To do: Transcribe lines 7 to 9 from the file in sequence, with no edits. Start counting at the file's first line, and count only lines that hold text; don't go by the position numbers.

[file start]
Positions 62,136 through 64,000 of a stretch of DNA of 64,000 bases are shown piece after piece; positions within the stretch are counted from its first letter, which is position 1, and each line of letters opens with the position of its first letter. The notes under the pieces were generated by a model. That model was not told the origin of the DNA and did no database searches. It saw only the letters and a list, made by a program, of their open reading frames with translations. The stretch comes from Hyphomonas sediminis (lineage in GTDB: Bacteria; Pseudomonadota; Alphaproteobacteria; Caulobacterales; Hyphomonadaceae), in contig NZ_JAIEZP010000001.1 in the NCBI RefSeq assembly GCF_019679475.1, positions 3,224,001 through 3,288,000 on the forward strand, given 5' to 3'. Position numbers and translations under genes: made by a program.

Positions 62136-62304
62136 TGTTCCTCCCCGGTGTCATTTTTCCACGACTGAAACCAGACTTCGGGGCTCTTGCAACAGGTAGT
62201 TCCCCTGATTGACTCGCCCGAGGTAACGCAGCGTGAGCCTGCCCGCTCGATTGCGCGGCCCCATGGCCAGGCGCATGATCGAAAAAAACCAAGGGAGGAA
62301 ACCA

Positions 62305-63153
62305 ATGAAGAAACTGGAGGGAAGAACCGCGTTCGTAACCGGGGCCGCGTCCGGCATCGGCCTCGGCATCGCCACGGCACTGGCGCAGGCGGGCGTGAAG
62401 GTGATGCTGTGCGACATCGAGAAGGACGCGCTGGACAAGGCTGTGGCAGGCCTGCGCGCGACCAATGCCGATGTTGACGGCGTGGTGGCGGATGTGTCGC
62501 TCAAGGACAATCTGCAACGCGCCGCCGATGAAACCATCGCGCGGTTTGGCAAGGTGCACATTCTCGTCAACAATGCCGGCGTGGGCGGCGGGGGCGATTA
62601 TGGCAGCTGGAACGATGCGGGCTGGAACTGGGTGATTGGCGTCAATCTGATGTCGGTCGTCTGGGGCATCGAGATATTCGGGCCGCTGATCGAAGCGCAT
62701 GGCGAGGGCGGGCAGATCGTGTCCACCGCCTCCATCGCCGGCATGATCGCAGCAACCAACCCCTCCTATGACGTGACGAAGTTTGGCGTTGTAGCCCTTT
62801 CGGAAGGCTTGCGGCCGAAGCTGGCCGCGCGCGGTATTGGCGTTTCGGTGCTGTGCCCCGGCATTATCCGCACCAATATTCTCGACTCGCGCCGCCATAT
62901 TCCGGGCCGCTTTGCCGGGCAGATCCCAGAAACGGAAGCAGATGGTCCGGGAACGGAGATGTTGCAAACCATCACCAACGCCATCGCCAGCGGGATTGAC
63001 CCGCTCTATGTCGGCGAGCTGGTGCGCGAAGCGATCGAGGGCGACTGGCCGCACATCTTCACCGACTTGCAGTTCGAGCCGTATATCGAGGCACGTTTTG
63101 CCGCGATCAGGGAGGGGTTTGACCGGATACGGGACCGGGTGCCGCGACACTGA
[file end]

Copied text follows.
62305 ATGAAGAAACTGGAGGGAAGAACCGCGTTCGTAACCGGGGCCGCGTCCGGCATCGGCCTCGGCATCGCCACGGCACTGGCGCAGGCGGGCGTGAAG
62401 GTGATGCTGTGCGACATCGAGAAGGACGCGCTGGACAAGGCTGTGGCAGGCCTGCGCGCGACCAATGCCGATGTTGACGGCGTGGTGGCGGATGTGTCGC
62501 TCAAGGACAATCTGCAACGCGCCGCCGATGAAACCATCGCGCGGTTTGGCAAGGTGCACATTCTCGTCAACAATGCCGGCGTGGGCGGCGGGGGCGATTA